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WILLS/TRUSTS 30: Bank cannot assert standing as a personal representative because the court held that it was not a successor co-personal representative.

Following the death of the decedent, B filed a petition in the probate court seeking intestate probate of the decedent’s estate and to be appointed the sole personal representative. Soon after, C Bank filed a petition in the probate court seeking to probate the decedent’s will and to be appointed co-personal representative of his estate.

Sole Personal Representative

The decedent’s will contain the following provision concerning who would serve as his personal representative: I nominate, constitute, and appoint B and N BANK as Co-Personal Representatives of this, my Last Will and Testament. If at any time either is unwilling or unable to act, then the other shall serve as sole Personal Representative

Following the execution of the will but prior to the decedent’s death, N Bank was acquired by C Bank. C Bank alleged that, as the corporate successor to N Bank, it was entitled to serve as co-personal representative. It submitted that state banking rules permitted the substitution. However, B asserted that she was entitled to serve as the sole personal representative because N Bank no longer existed, and the will did not provide for a successor to substitute for N Bank.


C Bank alleged that there was a reason for the bank to serve in the role of co-personal representative because, as a fiduciary, it would ensure accountability and professionalism. On the contrary, B’s counsel claimed that, as the personal representative, she had secured the decedent’s property and sold it and would ensure that the stepchildren receive their share of the trust.

Following the hearing, the court entered an order appointing B as sole personal representative. The court stated that the will contained no language indicating the ‘successors and assigns’ of N Bank would act as Personal Representative if N Bank was unable to act.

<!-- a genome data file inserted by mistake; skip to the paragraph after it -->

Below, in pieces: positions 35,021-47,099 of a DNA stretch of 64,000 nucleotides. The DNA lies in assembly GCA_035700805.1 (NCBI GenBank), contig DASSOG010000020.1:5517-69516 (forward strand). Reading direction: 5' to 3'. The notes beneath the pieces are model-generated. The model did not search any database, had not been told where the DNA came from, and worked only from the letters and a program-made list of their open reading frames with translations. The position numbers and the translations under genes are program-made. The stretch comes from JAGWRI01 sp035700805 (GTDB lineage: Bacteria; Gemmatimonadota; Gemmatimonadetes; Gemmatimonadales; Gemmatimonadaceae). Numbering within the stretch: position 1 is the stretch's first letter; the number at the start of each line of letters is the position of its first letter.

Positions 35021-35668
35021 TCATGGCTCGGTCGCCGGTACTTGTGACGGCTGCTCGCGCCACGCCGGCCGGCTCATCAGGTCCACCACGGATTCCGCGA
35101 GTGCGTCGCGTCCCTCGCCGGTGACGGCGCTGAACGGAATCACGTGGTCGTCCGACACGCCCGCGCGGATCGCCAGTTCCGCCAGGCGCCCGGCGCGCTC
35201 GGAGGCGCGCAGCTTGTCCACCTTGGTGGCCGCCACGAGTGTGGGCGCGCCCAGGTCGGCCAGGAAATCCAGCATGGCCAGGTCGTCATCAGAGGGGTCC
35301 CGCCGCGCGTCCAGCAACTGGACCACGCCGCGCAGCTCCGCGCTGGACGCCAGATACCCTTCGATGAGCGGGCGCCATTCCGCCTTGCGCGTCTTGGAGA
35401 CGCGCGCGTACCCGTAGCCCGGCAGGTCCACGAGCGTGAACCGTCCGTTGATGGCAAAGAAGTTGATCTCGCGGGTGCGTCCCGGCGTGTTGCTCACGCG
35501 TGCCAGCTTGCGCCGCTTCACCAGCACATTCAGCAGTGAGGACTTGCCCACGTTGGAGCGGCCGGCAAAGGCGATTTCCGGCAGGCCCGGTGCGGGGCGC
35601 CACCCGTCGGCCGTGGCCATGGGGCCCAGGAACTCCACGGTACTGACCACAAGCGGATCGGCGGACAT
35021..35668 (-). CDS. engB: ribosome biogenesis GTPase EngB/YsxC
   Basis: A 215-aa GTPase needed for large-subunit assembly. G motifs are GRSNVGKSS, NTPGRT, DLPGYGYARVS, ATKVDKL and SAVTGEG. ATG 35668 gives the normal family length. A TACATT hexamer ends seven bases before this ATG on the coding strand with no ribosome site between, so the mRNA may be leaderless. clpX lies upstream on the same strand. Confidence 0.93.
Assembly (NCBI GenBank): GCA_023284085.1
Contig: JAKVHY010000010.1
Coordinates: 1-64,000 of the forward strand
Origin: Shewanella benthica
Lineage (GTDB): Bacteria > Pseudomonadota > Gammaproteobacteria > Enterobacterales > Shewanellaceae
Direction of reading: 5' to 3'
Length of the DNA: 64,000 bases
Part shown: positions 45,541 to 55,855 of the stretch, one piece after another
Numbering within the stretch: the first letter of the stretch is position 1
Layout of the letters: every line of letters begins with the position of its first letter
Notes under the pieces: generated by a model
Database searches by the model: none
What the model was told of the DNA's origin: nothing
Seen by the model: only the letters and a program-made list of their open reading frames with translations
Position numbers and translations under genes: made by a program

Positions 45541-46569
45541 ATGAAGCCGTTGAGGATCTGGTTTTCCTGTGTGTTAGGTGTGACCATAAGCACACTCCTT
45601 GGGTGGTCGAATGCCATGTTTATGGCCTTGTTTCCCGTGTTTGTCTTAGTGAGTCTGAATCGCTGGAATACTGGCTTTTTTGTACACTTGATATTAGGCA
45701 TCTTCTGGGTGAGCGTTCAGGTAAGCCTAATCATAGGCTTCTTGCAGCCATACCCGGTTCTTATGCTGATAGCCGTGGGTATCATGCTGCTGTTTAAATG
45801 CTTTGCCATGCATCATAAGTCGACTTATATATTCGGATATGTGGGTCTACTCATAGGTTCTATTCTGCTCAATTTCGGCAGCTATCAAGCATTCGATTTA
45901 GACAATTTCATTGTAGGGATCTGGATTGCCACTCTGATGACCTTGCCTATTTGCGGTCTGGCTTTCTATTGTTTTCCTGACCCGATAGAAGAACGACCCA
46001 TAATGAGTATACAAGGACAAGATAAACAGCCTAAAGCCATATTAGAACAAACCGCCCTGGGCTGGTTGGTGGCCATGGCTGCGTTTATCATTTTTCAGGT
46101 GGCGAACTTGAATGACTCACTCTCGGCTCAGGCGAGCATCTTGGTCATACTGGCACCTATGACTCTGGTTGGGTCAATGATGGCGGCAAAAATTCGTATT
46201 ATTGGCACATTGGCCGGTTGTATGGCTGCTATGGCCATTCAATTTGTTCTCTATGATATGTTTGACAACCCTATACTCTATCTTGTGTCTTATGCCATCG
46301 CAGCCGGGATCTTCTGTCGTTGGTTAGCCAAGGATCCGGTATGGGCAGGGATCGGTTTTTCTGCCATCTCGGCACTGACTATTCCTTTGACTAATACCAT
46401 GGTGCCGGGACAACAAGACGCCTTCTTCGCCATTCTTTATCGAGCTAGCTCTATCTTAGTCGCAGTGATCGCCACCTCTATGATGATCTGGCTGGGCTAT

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MICHIGAN REAL ESTATE 95: Property owners did not place a condition upon the delivery of the deed; rather, they delivered the deed to themselves.

When the delivery of a deed is contingent upon the happening of some future event, title to the subject property will not transfer to the grantee until the event has occurred. However, in this case A and J did not place a condition upon the delivery of the deed; rather, they delivered the deed to themselves, then deposited the deed with their attorney with the instruction to record the deed only upon the happening of a future event, thereby placing a condition only upon the recording of the deed.

MICHIGAN PROBATE 57: Brother granted permanent guardianship of siblings.

At a multiday hearing to address the extension of the guardianship, the eldest children, the mother’s relatives and friends, and school personnel testified regarding the mother’s care of the children, appellant’s treatment of and interaction with the children, and the eldest siblings’ role in aiding the mother to raise the children.

FAMILY LAW 88: The trial court found that the children did not have an established custodial environment with defendant because, before the separation, he did not have a large role in the children’s lives.

The trial court credited plaintiff’s testimony that, before the parties’ separation, defendant spent minimal time helping to care for the children, so its finding that the children would not have looked to defendant for guidance, discipline, the necessities of life, and parental comfort during that time was not against the great weight of the evidence.

REAL ESTATE 89: RM had not included any language in the deed providing that the property was a joint tenancy with full rights of survivorship, the property instead became a tenancy in common.

RM drafted the deed without seeking counsel and mistakenly believed that, if either she or FK died, the property would fully pass to the surviving tenant. FK’s will provided that if his wife predeceased him—which she did—the personal representative of his estate should sell any residual property that he owned and divide the cash proceeds equally among his surviving children.

FAMILY LAW 83: A trial court can terminate a parent’s rights and permit a stepparent to adopt a child.

A trial court has discretion to terminate a parent’s rights and permit a stepparent to adopt a child when the conditions of MCL 710.51(6) are met. MCL 710.51(6)(b) requires the petitioner to establish that the other parent had the ability to visit, contact, or communicate with the children, and substantially failed or neglected to do so for a period of two years.

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